After the bunny array is sorted, the array returned by the getBunnyList method should be in the order resulting from the most recent sort.

  • CostComparator.java

Requirements and Design: The CostComparator class implements the Comparator interface for Bunny objects. Hence, it implements the following method.

o compare(Bunny b1, Bunny b2) that defines the ordering from lowest to highest based on the estimated monthly cost for b1 and b2.

Note that the compare method is the only method in the CostComparator class. An instance of this class should be used as one of the parameters when the Arrays.sort method is used to sort by “estimated monthly cost” (see above). For an example of a class implementing Comparator, see lecture notes on Comparing Objects.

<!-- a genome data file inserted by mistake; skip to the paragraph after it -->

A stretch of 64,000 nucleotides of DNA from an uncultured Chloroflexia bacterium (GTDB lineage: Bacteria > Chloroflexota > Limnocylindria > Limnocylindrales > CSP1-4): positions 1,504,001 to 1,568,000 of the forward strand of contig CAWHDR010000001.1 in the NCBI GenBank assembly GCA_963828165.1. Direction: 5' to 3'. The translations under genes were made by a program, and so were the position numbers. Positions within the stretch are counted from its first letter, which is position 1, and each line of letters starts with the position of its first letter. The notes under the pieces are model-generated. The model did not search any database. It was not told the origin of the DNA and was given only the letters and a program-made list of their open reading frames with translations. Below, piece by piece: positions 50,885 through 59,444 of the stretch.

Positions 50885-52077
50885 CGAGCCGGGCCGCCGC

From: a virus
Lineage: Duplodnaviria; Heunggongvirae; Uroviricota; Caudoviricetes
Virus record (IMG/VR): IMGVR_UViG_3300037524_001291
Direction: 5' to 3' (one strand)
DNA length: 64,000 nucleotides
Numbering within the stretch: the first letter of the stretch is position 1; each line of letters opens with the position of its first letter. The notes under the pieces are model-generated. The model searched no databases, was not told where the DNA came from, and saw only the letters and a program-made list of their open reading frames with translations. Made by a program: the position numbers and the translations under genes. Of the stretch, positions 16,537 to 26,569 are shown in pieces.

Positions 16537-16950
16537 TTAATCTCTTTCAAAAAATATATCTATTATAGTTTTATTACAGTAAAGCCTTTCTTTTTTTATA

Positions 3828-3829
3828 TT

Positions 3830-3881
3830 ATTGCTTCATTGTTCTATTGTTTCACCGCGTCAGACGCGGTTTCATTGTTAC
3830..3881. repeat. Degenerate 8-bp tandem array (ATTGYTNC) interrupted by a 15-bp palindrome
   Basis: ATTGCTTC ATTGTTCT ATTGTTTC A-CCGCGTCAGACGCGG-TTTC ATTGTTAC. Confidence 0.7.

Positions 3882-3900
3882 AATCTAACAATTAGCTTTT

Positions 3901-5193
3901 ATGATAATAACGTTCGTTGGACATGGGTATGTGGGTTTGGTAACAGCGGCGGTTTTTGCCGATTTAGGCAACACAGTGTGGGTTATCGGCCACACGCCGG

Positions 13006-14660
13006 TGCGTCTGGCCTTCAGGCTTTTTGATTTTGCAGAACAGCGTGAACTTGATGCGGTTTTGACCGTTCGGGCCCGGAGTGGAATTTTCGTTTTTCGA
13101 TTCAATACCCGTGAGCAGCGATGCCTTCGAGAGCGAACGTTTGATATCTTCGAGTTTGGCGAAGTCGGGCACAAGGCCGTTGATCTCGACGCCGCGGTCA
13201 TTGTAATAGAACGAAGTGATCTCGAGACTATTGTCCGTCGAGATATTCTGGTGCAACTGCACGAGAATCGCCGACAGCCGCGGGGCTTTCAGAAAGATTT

• BunniesPart2.java

Requirements and Design: The BunniesPart2 class has only a main method as described below. o main gets the file name from the command line (i.e., args[0]), creates an instance of

BunnyList, and then calls its readBunnyFile method to read in the data file and populate the bunny array in BunnyList object. The main method then prints the summary, the bunny list by name, the bunny list by estimated monthly cost, and the list of excluded records. After the summary is printed, be sure to print \n characters as needed before each of the three lists is printed. An example data file, bunnies1.txt, can be downloaded from the Lab web page. The output from main for this file is on the following page. Note that main should have a throws clause for FileNotFoundException.

Code and Test: The example data file, bunnies1.txt, has been uploaded into the grading system and is available for your test methods to call as needed. If you want to use additional data files, you will need to use .txt as the extension and then upload the data files along with your source